Cost of living: Renting a room tops £700 a month on average - areas where prices have risen fastest
“The housing market simply isn’t working for anyone - renters and homeowners are struggling and landlords are continuing to leave the market.”
and live on Freeview channel 276
The average cost of renting a room in the UK has surged to £700 a month for the first time as the housing crisis deepens. The record figures were featured in a report from one of the UK’s largest home-sharing websites.
Data from SpareRoom shows that in the second quarter of this year the average monthly cost of a room was £704 – 17 per cent higher than in the same period of 2022. Northern Ireland saw the largest regional increase of 20 per cent year-on-year.
It was closely followed by London and Scotland, which are both up by 19 per cent. The data revealed rents had risen every year in all the UK’s 50 largest cities and towns, with the biggest increases in Edinburgh (up 25 per cent), Middlesbrough (21 per cent) and Manchester (20 per cent).
Meanwhile, room rents reached a whopping average of £971 a month in London, based on rooms advertised via SpareRoom which are usually offered in shared homes.
Matt Hutchinson, director of SpareRoom, said: “The housing market simply isn’t working for anyone. Renters and homeowners are struggling and landlords are continuing to leave the market.”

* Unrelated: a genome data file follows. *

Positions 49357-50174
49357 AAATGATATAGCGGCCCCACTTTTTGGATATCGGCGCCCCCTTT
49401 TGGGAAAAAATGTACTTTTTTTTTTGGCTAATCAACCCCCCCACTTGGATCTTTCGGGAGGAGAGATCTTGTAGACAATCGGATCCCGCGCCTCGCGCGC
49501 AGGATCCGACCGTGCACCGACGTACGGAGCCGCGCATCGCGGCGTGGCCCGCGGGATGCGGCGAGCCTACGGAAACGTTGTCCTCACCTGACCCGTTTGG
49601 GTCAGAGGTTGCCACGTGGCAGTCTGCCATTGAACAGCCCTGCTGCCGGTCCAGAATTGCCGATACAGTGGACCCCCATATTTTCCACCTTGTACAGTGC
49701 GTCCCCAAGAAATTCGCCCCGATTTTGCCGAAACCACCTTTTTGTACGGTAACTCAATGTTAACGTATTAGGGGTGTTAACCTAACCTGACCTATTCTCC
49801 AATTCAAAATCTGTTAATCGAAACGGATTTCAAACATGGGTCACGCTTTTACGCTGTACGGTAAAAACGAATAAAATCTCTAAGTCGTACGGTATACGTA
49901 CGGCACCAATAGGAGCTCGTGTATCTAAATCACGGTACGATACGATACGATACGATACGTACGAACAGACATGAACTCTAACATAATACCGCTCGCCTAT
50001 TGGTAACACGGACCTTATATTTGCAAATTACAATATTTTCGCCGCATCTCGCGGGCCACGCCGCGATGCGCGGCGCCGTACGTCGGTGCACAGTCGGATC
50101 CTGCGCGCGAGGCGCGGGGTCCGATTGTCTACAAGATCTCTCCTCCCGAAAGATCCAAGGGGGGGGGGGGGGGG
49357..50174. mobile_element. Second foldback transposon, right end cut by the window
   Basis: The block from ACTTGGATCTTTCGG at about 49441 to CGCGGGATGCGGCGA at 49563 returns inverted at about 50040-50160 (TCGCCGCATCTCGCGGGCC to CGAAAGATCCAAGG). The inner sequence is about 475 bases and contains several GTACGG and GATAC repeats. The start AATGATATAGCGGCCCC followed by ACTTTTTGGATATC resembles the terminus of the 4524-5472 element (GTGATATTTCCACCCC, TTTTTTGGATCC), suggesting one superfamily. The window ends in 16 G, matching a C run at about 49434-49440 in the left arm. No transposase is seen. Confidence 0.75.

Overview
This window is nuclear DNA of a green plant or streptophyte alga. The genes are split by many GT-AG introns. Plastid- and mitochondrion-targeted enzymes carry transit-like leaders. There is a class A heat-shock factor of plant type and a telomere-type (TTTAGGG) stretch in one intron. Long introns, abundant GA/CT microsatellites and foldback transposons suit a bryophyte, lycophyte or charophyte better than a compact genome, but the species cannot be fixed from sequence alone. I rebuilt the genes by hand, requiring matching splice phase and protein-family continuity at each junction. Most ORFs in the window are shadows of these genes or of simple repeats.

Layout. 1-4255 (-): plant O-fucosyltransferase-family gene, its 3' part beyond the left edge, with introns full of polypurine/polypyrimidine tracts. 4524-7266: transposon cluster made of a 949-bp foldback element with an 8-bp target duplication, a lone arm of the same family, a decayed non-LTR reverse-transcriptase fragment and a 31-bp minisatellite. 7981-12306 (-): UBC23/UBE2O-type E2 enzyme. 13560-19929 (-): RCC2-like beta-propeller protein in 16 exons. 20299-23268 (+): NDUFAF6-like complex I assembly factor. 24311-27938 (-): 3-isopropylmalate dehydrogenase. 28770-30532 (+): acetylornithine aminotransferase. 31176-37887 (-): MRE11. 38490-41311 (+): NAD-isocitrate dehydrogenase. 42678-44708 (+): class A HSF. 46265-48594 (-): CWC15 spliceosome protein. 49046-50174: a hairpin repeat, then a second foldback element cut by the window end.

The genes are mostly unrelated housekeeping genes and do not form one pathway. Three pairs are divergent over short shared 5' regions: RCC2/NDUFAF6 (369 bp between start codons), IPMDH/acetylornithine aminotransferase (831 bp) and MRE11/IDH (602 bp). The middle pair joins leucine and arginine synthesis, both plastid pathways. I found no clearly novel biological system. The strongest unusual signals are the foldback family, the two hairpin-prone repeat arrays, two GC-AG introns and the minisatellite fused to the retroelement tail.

He said that although rents in London remained high, they had fallen slightly in June - but this was “the first time rents have decreased in the capital in over a year”.
“Nevertheless, for many people housing will be the key issue for the next general election, so we need to hear something positive and practical from all parties in the coming months,” Mr Hutchinson added. “Sticking plaster policies aren’t enough – we need real commitment to fixing this housing crisis.”
The data is in line with other surveys carried out in recent months that highlighted unaffordable rent prices along with a shortage of properties. Estate agents Hamptons said the average new monthly rent outside London had passed £1,000 for the first time in May, and that tenants were paying around 25 per cent more than at the start of the coronavirus pandemic.
Ben Twomey, chief executive of Generation Rent, said that “dramatic” rental rises meant some tenants are stuck in “unsuitable homes” that they can afford but would like to leave. He added: “Rising rents on new tenancies mean renters face compromises like squeezing into smaller homes or moving further away from workplaces and family.”